Five-Ring Circus

An Olympic Snowboarder Said “Huck It,’ and the BBC Freaked Out

Billy Morgan

British snowboarder Billy Morgan, having just hucked it.

Photo by Julian Finney/Getty Images

On Saturday, the British snowboarder Billy Morgan finished in a disappointing 10th place in the men’s slopestyle final. Explaining the outcome to the BBC, Morgan said, “I knew that maybe if I landed my run it’d put me up there on the podium, so I just thought, I’ll just huck it.” But that’s not what the BBC heard.

The interview was cut short, and BBC presenter Hazel Irvine apologized to viewers for the offensive language. Clearly, an overanxious producer thought that Morgan had said “fuck it” instead of “huck it.”

The folks at the Beeb would have been well advised to brush up on their snowboarding lingo to avoid this kind of misunderstanding. As every snowboarder knows, when Morgan said he figured he would “just huck it,” he meant that he decided to go all out with a big jump, throwing his body wildly down the hill. Those familiar with the expression were amused with the BBC’s overreaction. Andrew Duthie of the UK snowboard magazine White Lines was live-blogging the event and dubbed it “huck-gate” after noticing that Morgan’s interview was cut from the BBC feed. “Pretty sure there’ll be a communication going around the rest of Team GB right now, telling them not to say ‘huck’ just in case,” Duthie wrote. “Also likely to be blacklisted—suck, buck, tuck, and luck.”

Meanwhile, on Twitter, “adamthebarman” offered this bit of doggerel:

He said Huck it,
Not F*ck it,
& now u look like a Muppet,
It wasn’t derogatory,
Just terminology,
now u owe an apology

Why do snowboarders say “huck it” in the first place? The origins are a little murky, but huck has been developing as a verb for at least 25 years in a number of outdoor sports, as a way of talking about hurling an object or one’s own body with great force. When the slang lexicographer Grant Barrett looked into the word’s history for his Double-Tongued Dictionary site, he traced it back to a 1989 article in the Washington Post about Ultimate Frisbee:

“You’re a god!” It’s got to be the most thrilling cheer anyone could expect to hear from teammates, even in “Ultimate Frisbee,” where cheers are as creative as defensive plays, and oral support flows steadily from the sidelines. It means you’ve just “hucked” (thrown long) to the perfect spot, or reached to pluck a Frisbee out of the air, or gone flying horizontal to bat the disk away from an opponent.

Whereas an Ultimate player might huck a disc, other athletic pursuits such as skateboarding, snowboarding, and mountain biking involve making one’s body go airborne, often with little regard for the consequences. By the mid-’90s, huck could be used in these sports as either a transitive or intransitive verb. In the 1995 book Boarderlands: The Snowboarder’s Guide to the West Coast, Jim Humes and Sean Wagstaff defined huck as “to fling yourself into the air.” Around the same time, ski resorts started holding stunt-filled “big air” competitions under the name “Huckfest,” and that term soon came to mean “a gathering of snowboarders riding as hard and wildly as possible,” in the words of John Fry, author of The Story of Modern Skiing.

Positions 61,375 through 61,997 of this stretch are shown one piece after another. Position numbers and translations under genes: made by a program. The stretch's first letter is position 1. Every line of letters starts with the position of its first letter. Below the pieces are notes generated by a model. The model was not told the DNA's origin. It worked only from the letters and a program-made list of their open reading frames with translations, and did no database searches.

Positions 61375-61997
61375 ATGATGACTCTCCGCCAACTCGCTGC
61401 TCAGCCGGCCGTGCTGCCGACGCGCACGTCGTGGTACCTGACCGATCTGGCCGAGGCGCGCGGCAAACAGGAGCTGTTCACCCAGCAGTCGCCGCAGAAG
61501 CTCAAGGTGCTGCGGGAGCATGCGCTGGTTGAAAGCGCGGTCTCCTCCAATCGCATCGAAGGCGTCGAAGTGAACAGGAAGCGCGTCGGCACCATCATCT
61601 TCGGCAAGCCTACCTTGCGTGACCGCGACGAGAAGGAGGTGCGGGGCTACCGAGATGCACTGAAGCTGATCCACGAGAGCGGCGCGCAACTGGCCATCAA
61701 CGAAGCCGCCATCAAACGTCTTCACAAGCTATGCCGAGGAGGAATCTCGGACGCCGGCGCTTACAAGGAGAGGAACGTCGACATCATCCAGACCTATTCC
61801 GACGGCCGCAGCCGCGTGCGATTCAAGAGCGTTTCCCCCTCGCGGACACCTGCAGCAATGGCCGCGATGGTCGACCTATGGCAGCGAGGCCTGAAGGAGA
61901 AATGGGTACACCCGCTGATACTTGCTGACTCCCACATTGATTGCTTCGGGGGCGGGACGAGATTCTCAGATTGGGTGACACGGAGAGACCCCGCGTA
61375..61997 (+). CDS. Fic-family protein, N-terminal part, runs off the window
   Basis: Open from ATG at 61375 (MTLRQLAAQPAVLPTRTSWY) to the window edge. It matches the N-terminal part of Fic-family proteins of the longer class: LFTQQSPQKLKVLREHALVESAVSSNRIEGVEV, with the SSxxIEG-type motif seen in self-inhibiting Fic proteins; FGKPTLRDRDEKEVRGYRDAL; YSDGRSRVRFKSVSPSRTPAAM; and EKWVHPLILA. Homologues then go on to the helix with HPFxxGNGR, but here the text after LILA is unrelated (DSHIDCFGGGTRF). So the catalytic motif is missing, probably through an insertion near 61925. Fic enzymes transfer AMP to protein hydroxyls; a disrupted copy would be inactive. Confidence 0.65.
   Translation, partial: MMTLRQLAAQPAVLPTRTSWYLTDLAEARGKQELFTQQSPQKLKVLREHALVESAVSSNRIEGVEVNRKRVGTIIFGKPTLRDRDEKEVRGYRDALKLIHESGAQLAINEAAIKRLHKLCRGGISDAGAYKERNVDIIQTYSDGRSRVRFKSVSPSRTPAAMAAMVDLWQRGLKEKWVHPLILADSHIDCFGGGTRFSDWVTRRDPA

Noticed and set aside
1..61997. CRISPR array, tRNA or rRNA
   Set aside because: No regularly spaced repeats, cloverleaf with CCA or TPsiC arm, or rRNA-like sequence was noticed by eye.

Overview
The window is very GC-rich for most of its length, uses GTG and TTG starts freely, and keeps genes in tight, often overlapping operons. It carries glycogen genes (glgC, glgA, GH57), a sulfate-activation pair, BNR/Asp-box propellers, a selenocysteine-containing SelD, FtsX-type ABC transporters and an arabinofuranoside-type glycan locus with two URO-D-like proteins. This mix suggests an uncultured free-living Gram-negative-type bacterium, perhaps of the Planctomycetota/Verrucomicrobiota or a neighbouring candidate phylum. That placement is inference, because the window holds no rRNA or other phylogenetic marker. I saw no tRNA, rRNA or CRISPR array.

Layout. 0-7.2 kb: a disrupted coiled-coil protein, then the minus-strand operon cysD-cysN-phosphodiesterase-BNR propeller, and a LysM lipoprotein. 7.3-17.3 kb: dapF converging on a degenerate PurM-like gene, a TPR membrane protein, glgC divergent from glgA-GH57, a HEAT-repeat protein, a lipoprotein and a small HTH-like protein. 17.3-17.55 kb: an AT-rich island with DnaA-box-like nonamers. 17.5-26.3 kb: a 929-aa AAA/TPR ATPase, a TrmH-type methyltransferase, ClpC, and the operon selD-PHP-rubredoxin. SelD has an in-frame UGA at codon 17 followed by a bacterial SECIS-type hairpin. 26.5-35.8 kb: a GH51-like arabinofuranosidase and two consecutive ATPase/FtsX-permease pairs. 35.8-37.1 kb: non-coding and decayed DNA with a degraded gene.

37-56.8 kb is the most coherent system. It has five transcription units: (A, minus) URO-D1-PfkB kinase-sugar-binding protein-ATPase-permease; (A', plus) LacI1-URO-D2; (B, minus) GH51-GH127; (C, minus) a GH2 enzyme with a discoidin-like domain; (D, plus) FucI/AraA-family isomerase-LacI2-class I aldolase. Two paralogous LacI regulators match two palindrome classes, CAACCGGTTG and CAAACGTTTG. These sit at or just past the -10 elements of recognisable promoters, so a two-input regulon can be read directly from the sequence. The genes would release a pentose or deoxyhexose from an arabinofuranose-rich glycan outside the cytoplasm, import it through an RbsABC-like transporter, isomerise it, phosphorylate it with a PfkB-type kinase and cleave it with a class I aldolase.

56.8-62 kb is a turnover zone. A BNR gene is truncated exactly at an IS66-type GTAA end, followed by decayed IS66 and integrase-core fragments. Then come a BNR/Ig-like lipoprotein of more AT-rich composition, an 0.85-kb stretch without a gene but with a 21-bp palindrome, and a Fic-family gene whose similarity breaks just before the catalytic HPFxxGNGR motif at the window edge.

Barrett suggests that huck is related to chuck, meaning “to throw with a short arm motion,” and that undoubtedly makes sense in an Ultimate Frisbee context, if not in skateboarding or snowboarding. (He also notes that the Oxford English Dictionary has a 1709 citation for hawk meaning “to let fly,” but that’s probably unrelated.) The American Heritage Dictionary, which as far as I know is the only major dictionary that has thus far recognized the term, gives a couple of other possibly related words: hike (“to pull or raise with a sudden motion”) and hoick (“to lift or pull abruptly”).

As snowboarders like Morgan have taken to saying “just huck it,” it’s worth considering how huck has also come to resemble—and stand in for—the rhyming word that the BBC so feared. “Huck it” does sound a lot like “fuck it,” even though “huck it” is, according to one Urban Dictionary contributor, “a strengthening of resolve, as opposed to ‘fuck it’ which is a form of giving up.” But saying “huck it” is its own form of surrender: a surrender of one’s fear in the face of danger. We find “huck it” working as a macho, reckless interjection in skateboarding, too—most notably as the title refrain in a song by The Offspring used for a 2000 skateboard-themed video album, also called “Huck It.” (Sample lyrics: “Huck it! / It’s like you gotta try risky shit, by that time / You can’t hold back, just lay it on the line / Huck it!”)

In a 2011 blog post, Stanford linguist Arnold Zwicky mused on the suggestive huck/fuck connection. The similarity between the two words was so overwhelming that Zwicky initially assumed that huck was simply “a euphemistic replacement for fuck,” and websites like “Go Huck Yourself” certainly support that interpretation. But in a follow-up post, he concluded that “huck might have had an independent origin and was later recruited for use as a euphemism.”

Based on the historical evidence, I think that conclusion is correct. And given the amount of intentional wordplay hinging on the resemblance of huck to fuck, we can perhaps forgive the BBC for thinking they heard an F-bomb when it was only an H-bomb.